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Intergenerational Income Persistency in Urban China

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  • Quheng, Deng

    () (Chinese Academy of Social Sciences)

  • Gustafsson, Björn Anders

    () (University of Gothenburg)

  • Li, Shi

    () (Beijing Normal University)

Abstract

Intergenerational income elasticities are estimated using samples for urban China (covering many cities) for the years 1995 and 2002 and compared with results from other studies. We find that the income relation between the pairs: sons and fathers, sons and mothers and daughters and mothers, are in 2002 all similar in magnitude. In contrast the relation between daughters' and fathers' income is weaker. The income relationship between offspring and mothers was weaker in 1995 than in 2002. Our preferred estimates of income persistency for the son-father pairs of 0.47 for 1995 and 0.53 for 2002 are higher than what has been reported in the literature for several high-income countries with large welfare states. The strength of the income link between sons and fathers in urban China appears to be not very different from what has been reported for countries such as Brazil, Chile and the United States.

Suggested Citation

  • Quheng, Deng & Gustafsson, Björn Anders & Li, Shi, 2012. "Intergenerational Income Persistency in Urban China," IZA Discussion Papers 6907, Institute of Labor Economics (IZA).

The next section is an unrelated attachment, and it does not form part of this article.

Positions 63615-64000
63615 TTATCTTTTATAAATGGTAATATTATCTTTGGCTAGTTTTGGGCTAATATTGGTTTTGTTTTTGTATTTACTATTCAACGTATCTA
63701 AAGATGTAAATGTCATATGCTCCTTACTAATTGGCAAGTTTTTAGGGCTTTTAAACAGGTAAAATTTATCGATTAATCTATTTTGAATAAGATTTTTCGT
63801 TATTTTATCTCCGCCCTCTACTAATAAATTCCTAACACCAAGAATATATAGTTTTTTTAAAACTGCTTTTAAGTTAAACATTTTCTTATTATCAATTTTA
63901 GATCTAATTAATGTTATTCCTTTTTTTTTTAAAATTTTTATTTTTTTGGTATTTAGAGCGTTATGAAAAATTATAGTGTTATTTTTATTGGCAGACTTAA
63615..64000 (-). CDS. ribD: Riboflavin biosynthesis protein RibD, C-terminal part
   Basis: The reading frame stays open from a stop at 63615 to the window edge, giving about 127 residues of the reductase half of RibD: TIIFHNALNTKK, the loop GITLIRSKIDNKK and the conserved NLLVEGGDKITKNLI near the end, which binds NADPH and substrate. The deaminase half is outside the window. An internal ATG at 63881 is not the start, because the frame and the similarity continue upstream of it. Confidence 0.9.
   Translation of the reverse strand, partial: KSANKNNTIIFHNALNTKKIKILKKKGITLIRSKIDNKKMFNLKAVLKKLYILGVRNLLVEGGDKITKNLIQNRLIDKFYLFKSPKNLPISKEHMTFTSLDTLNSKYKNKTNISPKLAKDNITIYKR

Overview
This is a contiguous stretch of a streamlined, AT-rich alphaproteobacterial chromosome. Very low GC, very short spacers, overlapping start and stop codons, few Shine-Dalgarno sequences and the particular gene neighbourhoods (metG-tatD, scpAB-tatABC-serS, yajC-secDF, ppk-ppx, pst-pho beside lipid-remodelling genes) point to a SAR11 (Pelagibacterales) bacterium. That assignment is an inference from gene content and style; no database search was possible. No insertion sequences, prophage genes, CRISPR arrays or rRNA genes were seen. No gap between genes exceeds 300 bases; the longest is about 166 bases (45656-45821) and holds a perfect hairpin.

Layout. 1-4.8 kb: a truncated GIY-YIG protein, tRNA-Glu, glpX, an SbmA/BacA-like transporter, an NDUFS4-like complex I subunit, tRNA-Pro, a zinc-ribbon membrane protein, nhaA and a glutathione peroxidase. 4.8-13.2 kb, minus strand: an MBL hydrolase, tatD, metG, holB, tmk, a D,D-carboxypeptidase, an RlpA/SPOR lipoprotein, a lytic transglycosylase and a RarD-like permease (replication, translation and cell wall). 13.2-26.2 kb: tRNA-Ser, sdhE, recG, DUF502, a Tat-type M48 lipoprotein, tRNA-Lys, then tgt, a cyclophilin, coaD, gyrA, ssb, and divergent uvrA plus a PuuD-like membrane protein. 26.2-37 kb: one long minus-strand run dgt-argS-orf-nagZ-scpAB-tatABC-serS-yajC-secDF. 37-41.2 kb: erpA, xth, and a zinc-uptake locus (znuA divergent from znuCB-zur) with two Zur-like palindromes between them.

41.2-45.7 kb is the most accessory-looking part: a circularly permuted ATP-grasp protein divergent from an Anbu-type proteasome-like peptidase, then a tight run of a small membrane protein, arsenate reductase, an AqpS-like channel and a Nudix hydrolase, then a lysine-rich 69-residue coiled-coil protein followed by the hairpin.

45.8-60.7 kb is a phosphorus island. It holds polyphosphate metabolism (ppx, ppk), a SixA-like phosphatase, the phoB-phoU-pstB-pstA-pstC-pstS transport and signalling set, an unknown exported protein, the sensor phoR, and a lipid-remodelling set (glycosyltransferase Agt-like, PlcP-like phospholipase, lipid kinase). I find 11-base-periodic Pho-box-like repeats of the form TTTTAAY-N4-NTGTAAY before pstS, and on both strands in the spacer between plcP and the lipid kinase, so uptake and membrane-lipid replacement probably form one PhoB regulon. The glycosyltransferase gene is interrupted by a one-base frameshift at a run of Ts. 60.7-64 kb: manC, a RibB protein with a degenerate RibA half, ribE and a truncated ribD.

• Handle: RePEc:iza:izadps:dp6907
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    2. Nancy Luke, 2019. "Gender and social mobility: Exploring gender attitudes and women's labour force participation," WIDER Working Paper Series wp-2019-108, World Institute for Development Economic Research (UNU-WIDER).
    3. Jing You & Xinxin Ding & Miguel Niño-Zarazúa & Sangui Wang, 2015. "Lofty pine and clinging vine: The educational 'Great Gatsby Curve' and the role of house prices," WIDER Working Paper Series wp-2015-147, World Institute for Development Economic Research (UNU-WIDER).
    4. Yu-Wei Luke Chu & Ming-Jen Lin, 2020. "Intergenerational earnings mobility in Taiwan: 1990–2010," Empirical Economics, Springer, vol. 59(1), pages 11-45, July.
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    8. Debasis Bandyopadhyay & Ian King & Xueli Tang, 2017. "Human Capital Misallocation, TFP, and Redistributive Policies," Discussion Papers Series 585, School of Economics, University of Queensland, Australia.
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    Keywords

    intergenerational income mobility; China;

    JEL classification:

    • D31 - Microeconomics - - Distribution - - - Personal Income and Wealth Distribution
    • J62 - Labor and Demographic Economics - - Mobility, Unemployment, Vacancies, and Immigrant Workers - - - Job, Occupational and Intergenerational Mobility; Promotion
    • P32 - Economic Systems - - Socialist Institutions and Their Transitions - - - Collectives; Communes; Agricultural Institutions

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